TV’s Future Is In The Software

Software was beneath all of this pandemic year’s significant innovations in TV’s remote production. The industry needs to accept and embrace its new essential role.

As an industry, we tend to treat the end of the year as a retrospective — a review of what worked, what changed and what we will alter or create going forward. In years past those reviews have seen opining on internet streaming, OTT services and IP-based systems, all cutting-edge technologies and all part of the natural innovative and creative evolution of an industry.

This year will be different. This year we were moved in a way that was largely unnatural for us as a group of creators. It was a forced alteration of plans. That said, we still evolved. We found ways to produce, create and deliver content no matter where we were located.

Some of the innovations have been marquee — professional sporting leagues such as La Liga and the NBA discovered solutions to put fans back in the production. Some of the innovation has been behind the scenes — we turned living rooms, kitchens, garages and anywhere else we could fit a camera or computer into a production space. But all of these changes have shared a common theme: software.

Software-based solutions for production enabled us to continue our work — whether that was nightly news, live performance or scripted television. Smaller sets and fewer on-screen talent became status quo. Remote callers became more common — and more accepted by viewers. Innovation became more and more expected by those consuming the content because the content itself remained high quality, even as the delivery and packaging was still being worked out.

It’s because of that consumer acceptance and shift in expectations that the following software-based solutions are here to stay.

Returning To Work


There will be a day when we return to our offices. I’ll hazard no estimation of when that will be, but it will happen. At some point, a person in the studio will have the “aha!” moment where they remember a trick to production that was used during the pandemic, and suddenly, that will be implemented into “traditional” workflows.

In fact, we’ll come to find in that transition back that there are a number of ways to improve upon how we look at our workflows at large:

  • Fault Tolerance — Perhaps the largest component of this shift to software-based production is that it provides scalable fault tolerance. The idea of having multiple studios with multiple hardware components ready in case of failure is now a methodology left in the past. The traditional fault tolerance is gone. We’ve seen that it’s software that can help us most.
  • New studios — We’ve seen that home studios not only work, but they can be created both effectively and affordably. The idea of talent working from home was once an absolute non-starter — but today, it’s a common component of production.
  • Remote participants — We had seen, for quite a few years, the increasing commonality of the “talking head” setup in many types of productions, most often on news and sports. That setup has seen some growth over the past year. Talking heads are now full human beings being brought together in a virtualized space. The ability to seamlessly interact in a virtualized location, including the ability to hand off a control component in real time, now exists. This is a huge development that can make productions far more robust.
  • New graphics — Part of that virtualization relies on new graphics capabilities. However, as we’ve seen, these capabilities are expanding far beyond the studio space. Overlays within stadiums are key examples of how these have become more robust. As creatives continue to tinker with what is possible in this space, it is a comfortable estimation that this will be an increasingly important tool in the belt of those crafting content.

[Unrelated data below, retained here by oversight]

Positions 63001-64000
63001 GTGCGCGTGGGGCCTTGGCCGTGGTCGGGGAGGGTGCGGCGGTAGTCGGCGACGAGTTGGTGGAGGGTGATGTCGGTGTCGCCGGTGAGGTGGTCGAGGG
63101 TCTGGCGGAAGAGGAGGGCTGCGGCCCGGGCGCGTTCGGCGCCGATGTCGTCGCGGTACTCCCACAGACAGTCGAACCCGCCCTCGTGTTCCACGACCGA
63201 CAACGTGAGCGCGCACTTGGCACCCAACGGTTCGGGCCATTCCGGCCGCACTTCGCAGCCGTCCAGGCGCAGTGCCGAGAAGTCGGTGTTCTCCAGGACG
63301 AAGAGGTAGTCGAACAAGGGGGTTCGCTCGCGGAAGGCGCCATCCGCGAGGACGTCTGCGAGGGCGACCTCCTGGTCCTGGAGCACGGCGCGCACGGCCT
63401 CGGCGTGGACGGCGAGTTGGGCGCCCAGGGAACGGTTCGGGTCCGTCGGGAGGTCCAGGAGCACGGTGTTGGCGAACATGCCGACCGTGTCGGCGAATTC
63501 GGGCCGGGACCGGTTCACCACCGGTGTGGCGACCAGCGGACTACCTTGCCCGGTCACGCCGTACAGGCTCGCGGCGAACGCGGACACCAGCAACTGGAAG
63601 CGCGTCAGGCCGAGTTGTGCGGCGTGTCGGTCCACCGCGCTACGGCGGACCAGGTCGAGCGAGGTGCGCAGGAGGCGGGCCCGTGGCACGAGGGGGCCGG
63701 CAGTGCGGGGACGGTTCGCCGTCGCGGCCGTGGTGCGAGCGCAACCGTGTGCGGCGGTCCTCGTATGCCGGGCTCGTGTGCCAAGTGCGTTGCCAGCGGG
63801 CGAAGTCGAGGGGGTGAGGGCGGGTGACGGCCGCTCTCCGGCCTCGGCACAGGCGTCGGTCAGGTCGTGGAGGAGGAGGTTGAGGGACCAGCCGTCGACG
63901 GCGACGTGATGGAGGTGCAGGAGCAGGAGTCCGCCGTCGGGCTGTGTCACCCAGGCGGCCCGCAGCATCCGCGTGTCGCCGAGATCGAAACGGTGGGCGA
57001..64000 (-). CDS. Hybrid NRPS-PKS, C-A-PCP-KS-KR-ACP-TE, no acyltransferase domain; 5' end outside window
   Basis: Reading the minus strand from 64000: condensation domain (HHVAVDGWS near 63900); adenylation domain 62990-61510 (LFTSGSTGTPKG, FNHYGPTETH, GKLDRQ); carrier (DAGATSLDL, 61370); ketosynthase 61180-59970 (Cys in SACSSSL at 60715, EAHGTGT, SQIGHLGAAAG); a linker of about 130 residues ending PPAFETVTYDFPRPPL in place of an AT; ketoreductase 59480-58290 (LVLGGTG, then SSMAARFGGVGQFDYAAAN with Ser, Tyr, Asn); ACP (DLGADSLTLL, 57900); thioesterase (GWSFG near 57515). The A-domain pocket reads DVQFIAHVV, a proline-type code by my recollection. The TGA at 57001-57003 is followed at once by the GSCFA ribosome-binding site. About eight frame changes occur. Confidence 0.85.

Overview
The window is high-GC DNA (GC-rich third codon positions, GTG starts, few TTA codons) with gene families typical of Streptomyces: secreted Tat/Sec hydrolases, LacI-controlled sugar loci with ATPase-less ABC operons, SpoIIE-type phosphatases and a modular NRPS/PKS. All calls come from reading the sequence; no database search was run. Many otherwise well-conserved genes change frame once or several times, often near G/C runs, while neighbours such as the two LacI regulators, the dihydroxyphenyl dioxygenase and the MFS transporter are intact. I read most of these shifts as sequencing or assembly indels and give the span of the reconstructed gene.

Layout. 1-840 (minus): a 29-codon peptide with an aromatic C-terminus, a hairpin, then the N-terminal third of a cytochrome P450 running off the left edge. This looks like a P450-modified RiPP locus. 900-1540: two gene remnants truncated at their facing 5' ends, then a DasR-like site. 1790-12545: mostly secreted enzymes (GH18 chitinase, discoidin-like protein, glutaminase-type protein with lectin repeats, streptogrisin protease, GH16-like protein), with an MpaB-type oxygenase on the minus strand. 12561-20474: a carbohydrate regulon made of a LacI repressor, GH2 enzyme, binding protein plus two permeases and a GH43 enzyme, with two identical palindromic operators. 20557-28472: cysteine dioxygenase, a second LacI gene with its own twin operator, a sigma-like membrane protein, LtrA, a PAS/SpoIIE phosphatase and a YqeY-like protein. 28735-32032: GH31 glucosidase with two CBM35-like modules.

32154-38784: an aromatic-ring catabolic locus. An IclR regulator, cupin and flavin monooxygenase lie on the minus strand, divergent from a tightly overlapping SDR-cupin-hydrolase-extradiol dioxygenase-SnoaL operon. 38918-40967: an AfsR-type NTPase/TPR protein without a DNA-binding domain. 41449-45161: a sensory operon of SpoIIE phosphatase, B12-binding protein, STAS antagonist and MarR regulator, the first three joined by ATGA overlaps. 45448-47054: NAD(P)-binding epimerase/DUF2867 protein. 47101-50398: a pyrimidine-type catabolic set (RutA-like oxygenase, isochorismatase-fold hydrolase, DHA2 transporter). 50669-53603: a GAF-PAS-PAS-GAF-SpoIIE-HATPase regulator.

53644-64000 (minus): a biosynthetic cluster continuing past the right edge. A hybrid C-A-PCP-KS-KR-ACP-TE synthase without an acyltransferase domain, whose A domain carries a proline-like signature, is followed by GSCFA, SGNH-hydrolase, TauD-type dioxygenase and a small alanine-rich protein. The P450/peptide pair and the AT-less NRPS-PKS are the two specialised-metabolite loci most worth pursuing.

Embrace And Adapt

In all of the above examples, the enabling capability is the software. If one is software-based, location doesn’t matter, and one isn’t left scrambling to set up hardware in a specific location. For all the talk of cloud or virtualization, it is still software running somewhere that enables it. Solving the software equation brings the cloud and virtual components along with it.

We’ve discovered over the past eight months that we must accept this change and embrace it fully or we risk being left behind in terms of production technology and capabilities. We must fully leverage scalability, remote capabilities and flexible storytelling moving forward. We must build workflows where remote production is a primary feature. It must be able to dovetail seamlessly with on-premises production. And it must be able to carry the load entirely in a remote environment.

By using software-based solutions, we ensure we are still delivering our core offering, the content, regardless of the infrastructure. In fact, we are very much enhancing the content.

We still take phone calls, but those increasingly happen on cell phones. We still read the news, but that increasingly occurs online. We still see new movies, even if it isn’t in a movie theater.

We will still produce television, but just as television isn’t always viewed on a traditional TV display, the production itself will be done in a way where location simply won’t matter.

We must embrace the shift to software. In the process, we will prepare our organizations for both short-term and long-term success in crafting quality, engaging content.

Scott Carroll is director, external communications at the Vizrt Group.

Scott Carroll: Software was beneath all of this pandemic year’s significant innovations in TV’s remote production. The industry needs to accept and embrace its new essential role. Click To Tweet

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